With the congressional deficit-reduction super committee collapsing into stalemate, a solid majority of Americans say that Congress should block the automatic spending cuts established as a fallback if the panel deadlocked, according to the latest United Technologies/National Journal Congressional Connection Poll.
Although a majority of adults said they preferred their member of Congress to compromise on reaching a deficit-reduction agreement, and a plurality said they believed that a deal would benefit the economy, a commanding 61 percent said that Congress should stop the $1.2 trillion in automatic cuts now scheduled to be imposed after the committee announced its failure on Monday afternoon.
Last summer’s legislation to raise the debt ceiling, which created the 12-member super committee, established those reductions as the fail-safe mechanism if the group did not recommend at least $1.2 trillion in further deficit reduction. Those cuts, which are divided equally between defense and domestic programs, are slated to start in 2013, but some congressional Republicans have already talked about trying to alter the formula to reduce the impact on defense.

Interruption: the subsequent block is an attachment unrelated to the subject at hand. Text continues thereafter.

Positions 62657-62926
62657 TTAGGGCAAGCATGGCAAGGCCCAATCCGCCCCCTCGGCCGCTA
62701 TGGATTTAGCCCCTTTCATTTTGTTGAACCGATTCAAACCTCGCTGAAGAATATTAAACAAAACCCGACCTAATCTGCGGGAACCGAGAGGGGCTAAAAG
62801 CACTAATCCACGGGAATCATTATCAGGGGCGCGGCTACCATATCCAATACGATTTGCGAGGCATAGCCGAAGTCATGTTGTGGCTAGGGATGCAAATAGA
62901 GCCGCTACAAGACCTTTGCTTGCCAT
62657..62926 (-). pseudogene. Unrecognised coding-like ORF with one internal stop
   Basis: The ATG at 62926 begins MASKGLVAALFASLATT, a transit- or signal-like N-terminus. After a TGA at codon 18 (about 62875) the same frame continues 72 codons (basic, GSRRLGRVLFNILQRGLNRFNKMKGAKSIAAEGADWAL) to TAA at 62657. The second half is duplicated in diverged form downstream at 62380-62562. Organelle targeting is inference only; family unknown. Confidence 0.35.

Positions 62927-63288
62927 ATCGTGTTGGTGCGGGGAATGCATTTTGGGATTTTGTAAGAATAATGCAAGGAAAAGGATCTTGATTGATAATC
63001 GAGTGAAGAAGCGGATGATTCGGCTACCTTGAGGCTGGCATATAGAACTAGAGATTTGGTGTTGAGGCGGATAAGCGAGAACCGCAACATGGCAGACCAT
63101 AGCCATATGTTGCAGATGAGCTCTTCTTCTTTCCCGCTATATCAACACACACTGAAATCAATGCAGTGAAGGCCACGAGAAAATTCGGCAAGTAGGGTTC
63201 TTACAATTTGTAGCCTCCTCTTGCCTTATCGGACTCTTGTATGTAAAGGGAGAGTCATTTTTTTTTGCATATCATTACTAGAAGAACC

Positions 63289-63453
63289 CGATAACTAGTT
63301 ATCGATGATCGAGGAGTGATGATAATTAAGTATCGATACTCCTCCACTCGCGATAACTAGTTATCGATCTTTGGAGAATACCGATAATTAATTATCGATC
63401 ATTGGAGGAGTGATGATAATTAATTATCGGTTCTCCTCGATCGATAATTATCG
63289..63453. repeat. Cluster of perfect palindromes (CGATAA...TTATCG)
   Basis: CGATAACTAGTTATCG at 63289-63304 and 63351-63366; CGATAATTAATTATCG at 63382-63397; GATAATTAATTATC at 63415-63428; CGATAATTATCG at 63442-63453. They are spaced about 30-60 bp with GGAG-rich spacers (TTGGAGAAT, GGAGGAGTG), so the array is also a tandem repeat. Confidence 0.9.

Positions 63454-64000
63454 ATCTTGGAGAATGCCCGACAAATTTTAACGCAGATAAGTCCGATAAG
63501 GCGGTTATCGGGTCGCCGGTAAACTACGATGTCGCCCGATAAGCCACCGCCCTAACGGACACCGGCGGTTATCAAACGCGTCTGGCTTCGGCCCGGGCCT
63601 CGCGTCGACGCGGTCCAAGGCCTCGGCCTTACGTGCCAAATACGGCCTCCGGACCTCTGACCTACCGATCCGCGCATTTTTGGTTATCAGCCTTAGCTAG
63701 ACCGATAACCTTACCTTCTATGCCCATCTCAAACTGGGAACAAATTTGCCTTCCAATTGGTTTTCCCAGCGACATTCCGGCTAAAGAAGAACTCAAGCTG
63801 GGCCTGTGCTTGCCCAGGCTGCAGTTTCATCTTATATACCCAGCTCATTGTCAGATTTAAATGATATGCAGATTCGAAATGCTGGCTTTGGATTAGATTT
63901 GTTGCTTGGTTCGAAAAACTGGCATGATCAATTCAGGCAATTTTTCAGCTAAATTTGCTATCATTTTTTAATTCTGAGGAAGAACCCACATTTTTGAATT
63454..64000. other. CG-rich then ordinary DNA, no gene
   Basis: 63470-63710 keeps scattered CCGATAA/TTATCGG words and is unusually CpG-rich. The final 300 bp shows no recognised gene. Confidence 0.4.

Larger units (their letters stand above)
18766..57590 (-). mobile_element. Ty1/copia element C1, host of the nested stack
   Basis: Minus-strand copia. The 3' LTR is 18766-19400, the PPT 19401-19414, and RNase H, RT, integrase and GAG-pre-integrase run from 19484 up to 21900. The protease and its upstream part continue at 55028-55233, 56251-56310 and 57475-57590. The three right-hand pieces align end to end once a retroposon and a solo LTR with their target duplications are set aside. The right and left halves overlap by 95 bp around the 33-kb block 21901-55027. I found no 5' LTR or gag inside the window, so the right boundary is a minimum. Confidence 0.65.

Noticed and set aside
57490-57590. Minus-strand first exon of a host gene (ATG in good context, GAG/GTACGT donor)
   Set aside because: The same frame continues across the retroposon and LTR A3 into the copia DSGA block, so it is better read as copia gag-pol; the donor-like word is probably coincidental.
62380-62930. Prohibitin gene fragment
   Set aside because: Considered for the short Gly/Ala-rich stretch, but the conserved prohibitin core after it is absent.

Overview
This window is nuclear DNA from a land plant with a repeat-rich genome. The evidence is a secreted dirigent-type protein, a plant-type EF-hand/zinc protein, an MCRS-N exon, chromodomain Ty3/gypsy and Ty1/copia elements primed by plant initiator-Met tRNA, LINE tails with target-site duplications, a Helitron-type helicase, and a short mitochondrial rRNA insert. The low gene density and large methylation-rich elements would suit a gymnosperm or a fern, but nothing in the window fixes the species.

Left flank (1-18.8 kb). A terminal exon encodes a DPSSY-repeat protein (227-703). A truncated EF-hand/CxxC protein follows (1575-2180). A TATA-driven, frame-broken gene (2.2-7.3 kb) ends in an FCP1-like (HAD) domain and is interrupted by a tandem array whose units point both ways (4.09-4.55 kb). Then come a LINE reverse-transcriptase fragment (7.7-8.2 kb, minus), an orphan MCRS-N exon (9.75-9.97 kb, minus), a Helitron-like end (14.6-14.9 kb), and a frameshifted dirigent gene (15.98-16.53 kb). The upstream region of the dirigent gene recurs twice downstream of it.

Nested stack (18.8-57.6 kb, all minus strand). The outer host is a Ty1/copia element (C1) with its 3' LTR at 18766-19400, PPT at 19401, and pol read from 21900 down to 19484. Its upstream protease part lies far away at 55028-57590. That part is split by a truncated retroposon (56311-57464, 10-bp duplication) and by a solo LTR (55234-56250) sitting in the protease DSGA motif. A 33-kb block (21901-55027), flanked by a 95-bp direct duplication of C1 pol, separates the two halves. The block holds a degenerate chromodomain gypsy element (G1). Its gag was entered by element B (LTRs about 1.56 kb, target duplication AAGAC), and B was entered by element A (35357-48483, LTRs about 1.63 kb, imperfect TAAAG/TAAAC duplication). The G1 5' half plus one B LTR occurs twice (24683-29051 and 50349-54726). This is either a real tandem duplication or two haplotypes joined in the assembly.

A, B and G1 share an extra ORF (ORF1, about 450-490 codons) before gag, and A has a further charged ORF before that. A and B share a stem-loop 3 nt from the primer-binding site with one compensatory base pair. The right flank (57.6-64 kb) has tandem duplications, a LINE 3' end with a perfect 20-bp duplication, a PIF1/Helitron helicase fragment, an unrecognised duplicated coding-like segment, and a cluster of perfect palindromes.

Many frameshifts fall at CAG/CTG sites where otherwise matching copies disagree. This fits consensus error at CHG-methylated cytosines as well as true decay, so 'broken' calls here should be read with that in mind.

Opposition to proceeding with the automatic cuts was widespread in the poll. They were opposed by three-fifths of whites, and nearly two-thirds of minorities; at least 57 percent of every age group; and 58 percent of independents, 66 percent of Democrats and 62 percent of Republicans. The only exception to the pattern: Whites with at least a four-year college degree split almost evenly on whether the cuts should go through.
The United Technologies/National Journal Congressional Connection Poll was conducted by Princeton Survey Research Associates International, which surveyed 1,003 adults by landline and cell phone from Nov. 17-20, 2011. The survey has a margin of sampling error of plus or minus 3.7 percentage points.
That broad resistance to the automatic reductions reflects a general absence of urgency in the survey about dealing with the huge deficit challenge and a resistance to big cuts in key domestic programs.